Coda Mirror". Namely, this paper reviews a number of phenomena that
illustrate the Strong Position. It circulates within the GDR, and may be
used in the preparation of the thematic day. The Coda Mirror can be
downloaded from the web page, and is sent by way of snail mail upon request.

We hope that the Round Table stimulates both the empirical and theoretical
debate, confronting various data and modelisations.

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Message 2: Language Theory/MLA

Date: Sun, 28 Mar 1999 19:22:12 -0500 (EST)
From: lrw1 <>
Subject: Language Theory/MLA

- ---------------- Call for papers for an open session of the Language
Theory Division of the Modern Language Association at the December
1999 annual meeting. One page abstracts should be sent by April 7 to:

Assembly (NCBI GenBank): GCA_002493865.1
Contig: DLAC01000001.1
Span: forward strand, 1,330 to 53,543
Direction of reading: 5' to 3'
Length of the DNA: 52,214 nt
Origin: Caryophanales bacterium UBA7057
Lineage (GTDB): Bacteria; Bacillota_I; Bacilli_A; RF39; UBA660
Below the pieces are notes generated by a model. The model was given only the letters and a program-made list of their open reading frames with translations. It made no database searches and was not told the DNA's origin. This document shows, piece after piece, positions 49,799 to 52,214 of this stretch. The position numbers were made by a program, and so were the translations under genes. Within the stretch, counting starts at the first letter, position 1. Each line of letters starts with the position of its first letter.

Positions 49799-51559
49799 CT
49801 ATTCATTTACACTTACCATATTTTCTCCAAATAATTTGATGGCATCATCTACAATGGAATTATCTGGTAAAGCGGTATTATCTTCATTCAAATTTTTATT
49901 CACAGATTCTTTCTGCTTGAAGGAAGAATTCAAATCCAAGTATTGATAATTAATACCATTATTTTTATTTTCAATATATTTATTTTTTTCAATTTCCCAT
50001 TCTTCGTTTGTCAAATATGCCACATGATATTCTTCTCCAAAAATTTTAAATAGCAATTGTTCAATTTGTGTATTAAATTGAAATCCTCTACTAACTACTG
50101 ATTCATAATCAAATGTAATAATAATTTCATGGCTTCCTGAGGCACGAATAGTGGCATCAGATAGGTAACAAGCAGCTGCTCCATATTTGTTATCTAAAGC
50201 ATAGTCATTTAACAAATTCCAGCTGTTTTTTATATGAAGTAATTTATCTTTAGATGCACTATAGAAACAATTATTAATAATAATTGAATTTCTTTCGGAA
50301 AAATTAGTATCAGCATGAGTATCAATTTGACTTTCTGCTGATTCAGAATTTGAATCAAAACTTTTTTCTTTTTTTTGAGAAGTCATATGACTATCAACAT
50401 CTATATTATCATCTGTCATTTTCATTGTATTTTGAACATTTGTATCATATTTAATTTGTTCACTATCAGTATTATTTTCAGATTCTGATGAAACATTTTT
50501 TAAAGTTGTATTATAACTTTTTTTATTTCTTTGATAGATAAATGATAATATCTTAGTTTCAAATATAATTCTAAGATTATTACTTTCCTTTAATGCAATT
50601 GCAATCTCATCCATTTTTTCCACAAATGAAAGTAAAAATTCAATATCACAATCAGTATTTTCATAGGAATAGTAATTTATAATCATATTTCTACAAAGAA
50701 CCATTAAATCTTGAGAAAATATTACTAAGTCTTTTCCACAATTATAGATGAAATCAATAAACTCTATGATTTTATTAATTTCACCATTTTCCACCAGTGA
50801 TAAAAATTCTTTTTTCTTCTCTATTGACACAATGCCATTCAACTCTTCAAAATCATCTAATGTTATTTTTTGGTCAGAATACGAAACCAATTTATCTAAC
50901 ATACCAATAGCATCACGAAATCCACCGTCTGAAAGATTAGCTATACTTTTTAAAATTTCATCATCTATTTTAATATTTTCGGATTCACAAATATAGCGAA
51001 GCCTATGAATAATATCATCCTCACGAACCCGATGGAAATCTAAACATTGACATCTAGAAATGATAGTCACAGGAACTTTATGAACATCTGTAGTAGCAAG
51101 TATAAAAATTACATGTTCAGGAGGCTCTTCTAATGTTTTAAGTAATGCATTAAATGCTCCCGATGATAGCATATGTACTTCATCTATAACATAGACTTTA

Professor Linda R. Waugh 
327 E. Islay St.
Santa Barbara, CA 93101
(805) 682-0522

(Professor of Linguistics, Romance Studies, and Comparative Literature, 
Cornell University; Visiting Scholar [1998-99], Department of Linguistics, 
University of California, Santa Barbara, CA 93106)

Anyone who gives a paper in a session at the MLA should be a member of 
the MLA or should request a waiver of the membership requirement (waivers 
are typically granted for foreign scholars and persons outside the 
disciplines of languages and literatures). Please contact me about 
possible waivers.

Linda Waugh